I did this painting just before I departed for Portugal at the end of September. It came from my visit to Formby Beach when I was collecting material for a commission and seeing what else was about.
I loved the wind-sculpted shapes of the trees, though they are in peril. The sea is encroaching and pushing the coast back and this small cluster of trees will soon be no longer. You can see the next line of the pine forest in the background.
I think there is mileage in making the trees starker and I was going to introduce some reds and other colours into the trunks and foliage, but for now exploring the shapes of the trees and their relationship to the landscape is enough.
Well, I did warn you that I had gathered a lot of information on my last trip to Formby Beach. So here is another painting inspired by that visit. This one is fully illuminated by the sun, instead of looking into the light. Again, a glimpse of the sea breaking on the mud and sand in the distance and the sad remains of the old fence being devoured by the receding dunes. The sea is gobbling up the land here and I suppose it will get worse as sea levels rise. At the same time the sand gets pushed further inland.
Well for us in northern climes the corner has been turned and summer is on its way, though, no doubt, a rocky (and icy) road lies ahead. So here is a painting of what we’re aiming for. I did this as a pastel a long while ago and wondered whether it would make a watercolour. I love the shadows of the marram grass, the distressed fence, and the way the beach disappears into a hazy blueness. It makes a hopeful change from my recent winter beach scenes.
This is a view of the River Alt as it drifts through the fields of the Lancashire plain. I love this idyllic view which I see as I cycle across the foot bridge over the river. Though directly behind me is a railway bridge and beyond, a newly constructed housing estate. In front, around the bend, the river enters an army camp where it is used in noisy military exercises. Later, it emerges on the other side of the camp and idly sidles into the mouth of the Mersey as the mighty river breaks into the Irish sea spitting out ferries, liners and cargo ships in front of ranks of wind turbines. Here though, in this spot, you forget your surroundings and there is a calm moment of what if and possibility.
I have sold a number of beach scenes at Formby of late, so stocks of this subject were low and I wanted something not too taxing to paint as I worked on a more difficult painting.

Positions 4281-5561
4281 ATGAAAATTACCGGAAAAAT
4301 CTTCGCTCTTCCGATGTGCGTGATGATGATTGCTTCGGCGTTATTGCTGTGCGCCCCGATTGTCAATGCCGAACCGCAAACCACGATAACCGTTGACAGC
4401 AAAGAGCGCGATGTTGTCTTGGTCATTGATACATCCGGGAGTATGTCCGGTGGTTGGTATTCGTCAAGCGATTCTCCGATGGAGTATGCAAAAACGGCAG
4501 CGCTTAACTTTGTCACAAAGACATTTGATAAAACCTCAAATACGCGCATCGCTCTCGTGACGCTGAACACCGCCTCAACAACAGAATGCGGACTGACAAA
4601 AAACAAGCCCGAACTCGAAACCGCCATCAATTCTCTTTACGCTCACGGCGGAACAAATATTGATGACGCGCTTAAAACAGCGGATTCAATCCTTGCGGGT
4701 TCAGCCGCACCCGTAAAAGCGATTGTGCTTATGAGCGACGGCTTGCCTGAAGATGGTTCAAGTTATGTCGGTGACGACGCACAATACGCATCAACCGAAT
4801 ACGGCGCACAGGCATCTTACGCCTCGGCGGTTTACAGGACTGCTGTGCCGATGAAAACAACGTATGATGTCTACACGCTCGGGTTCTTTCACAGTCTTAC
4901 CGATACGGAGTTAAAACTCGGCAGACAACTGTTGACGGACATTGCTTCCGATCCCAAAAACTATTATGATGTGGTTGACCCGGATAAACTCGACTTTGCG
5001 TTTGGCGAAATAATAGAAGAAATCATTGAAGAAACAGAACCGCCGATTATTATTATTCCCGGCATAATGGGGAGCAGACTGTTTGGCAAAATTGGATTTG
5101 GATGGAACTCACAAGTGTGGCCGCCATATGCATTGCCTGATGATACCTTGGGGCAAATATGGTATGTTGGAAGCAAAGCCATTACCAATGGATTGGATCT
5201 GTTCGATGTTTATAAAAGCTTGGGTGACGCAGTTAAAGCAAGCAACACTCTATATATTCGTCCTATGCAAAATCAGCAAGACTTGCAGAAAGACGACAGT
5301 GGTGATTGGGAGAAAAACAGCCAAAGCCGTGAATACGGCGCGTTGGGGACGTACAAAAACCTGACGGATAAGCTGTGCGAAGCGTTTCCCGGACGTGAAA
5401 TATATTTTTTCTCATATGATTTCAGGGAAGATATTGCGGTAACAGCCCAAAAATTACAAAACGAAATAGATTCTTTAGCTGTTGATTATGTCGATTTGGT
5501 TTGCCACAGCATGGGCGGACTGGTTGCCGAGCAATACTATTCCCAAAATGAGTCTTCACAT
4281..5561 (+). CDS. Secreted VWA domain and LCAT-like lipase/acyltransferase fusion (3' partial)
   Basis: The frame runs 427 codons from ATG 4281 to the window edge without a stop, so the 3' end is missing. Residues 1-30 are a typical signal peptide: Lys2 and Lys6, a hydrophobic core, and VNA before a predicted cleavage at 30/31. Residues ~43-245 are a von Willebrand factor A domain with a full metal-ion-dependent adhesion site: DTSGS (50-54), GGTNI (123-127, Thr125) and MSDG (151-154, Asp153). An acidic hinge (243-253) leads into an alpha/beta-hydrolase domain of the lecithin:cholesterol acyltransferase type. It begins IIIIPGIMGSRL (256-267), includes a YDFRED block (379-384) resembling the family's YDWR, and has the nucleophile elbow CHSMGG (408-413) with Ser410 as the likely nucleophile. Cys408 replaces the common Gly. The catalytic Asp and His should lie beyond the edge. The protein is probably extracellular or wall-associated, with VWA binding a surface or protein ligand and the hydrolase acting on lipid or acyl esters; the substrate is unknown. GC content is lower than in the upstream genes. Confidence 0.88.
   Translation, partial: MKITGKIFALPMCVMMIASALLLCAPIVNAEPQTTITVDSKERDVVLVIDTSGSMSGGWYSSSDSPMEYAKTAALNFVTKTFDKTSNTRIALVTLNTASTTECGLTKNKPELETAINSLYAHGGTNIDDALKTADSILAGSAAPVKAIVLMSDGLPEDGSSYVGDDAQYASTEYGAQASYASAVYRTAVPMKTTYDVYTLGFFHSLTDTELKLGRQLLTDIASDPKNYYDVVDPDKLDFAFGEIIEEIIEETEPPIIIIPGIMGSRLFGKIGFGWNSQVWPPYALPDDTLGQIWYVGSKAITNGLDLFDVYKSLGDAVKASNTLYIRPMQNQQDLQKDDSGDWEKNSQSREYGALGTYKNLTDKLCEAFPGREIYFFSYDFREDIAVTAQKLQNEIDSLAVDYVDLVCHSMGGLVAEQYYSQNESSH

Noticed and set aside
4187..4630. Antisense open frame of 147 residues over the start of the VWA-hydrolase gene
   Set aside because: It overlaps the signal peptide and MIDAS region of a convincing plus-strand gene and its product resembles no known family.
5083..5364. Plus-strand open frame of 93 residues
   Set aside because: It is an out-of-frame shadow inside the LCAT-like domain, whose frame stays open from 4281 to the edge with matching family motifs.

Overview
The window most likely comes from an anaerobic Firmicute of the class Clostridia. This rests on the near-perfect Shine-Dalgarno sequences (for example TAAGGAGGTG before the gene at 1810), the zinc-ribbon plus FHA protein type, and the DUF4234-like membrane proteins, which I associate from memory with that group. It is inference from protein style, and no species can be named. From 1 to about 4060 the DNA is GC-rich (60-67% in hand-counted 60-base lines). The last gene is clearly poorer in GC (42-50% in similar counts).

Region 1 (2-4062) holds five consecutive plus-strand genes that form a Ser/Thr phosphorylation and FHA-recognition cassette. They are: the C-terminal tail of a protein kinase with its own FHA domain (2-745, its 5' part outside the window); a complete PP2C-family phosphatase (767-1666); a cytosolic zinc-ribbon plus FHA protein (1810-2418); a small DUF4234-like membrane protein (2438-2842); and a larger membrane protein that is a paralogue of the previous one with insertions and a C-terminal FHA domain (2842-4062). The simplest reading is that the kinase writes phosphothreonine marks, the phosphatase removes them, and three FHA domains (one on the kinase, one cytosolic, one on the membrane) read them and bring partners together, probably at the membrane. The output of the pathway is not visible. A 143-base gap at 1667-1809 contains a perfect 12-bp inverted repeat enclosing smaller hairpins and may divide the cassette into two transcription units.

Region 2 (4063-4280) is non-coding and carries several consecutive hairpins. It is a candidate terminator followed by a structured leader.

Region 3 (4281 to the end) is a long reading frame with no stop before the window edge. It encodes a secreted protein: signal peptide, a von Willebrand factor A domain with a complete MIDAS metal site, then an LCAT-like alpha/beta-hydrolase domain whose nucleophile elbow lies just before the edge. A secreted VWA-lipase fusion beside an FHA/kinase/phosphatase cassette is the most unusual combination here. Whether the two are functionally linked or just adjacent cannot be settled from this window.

It puzzles me why a local beach scene is such a popular subject but I suppose sunny days at the seaside are always uplifting and can hold happy memories – that is, until you have to paint masses of marram grass and footprints in the sand.
I have been struck a number of times by the patient nature of horses – though it doesnt include the ones running in the 2-30 at Kempton, obviously. The way they stand or methodically graze unhurriedly in the paddock or dissuade irritating flies with the twitch of a muscle. I saw these ones, painted above, on a recent morning cycle – probably waiting for breakfast to be delivered. Hopefully Godot wasn’t bringing it, as in that case, even their patience might be tested.
Staying with the beach theme started on my last post; another view of the Sefton coast, this time at Formby. I did this in acrylics and I am happier with the depictment of the vegetation compared to what I achieved with the pastels. I am tempted to repeat the previous post of the Alt Estuary in acrylics.
The painting comes from a watercolour sketch I did a few weeks back, one sunny morning when I visited the beach.
In the distance ( through the gap) on the acrylic painting are the impression of some seabirds which I thought I saw as I sat painting. When I blew up the images I saw that it was litter left by the previous day’s tourists – still, the white blobs are birds in my eye.
Maybe I’m undergoing some sort of epiphany or, then again, perhaps not, but I am painting a number of churches of late. I have a couple more in the pipeline, but this is a completed one.
I had been over to the sand dunes at Formby to do some early morning painting and was making my way back to the road when I glimpsed the church through the chestnut and sycamore trees. I squeezed in under a dilapidated fence and sat and painted the back of the church, though it was the light coming in through the leaves of the trees that adds the punch to this painting and I didn’t do that justice in my sketch. So here is my second go at home, sat in comfort, listening to a spot of Mozart – you can almost feel the sunshine.
My daughter and her boyfriend came up the other day and we went for a walk along the coastal path north of Liverpool. This is another place where the path brushes the beach – at the end of Lifeboat Road in Formby. What little remains of the lifeboat station are some well washed bricks down there on the beach.
I am a sucker for the broken fences and the shadows that they cast – perhaps I could make a bit more of them here. And with the windy day came the churning waves eating away more of the sandy beach.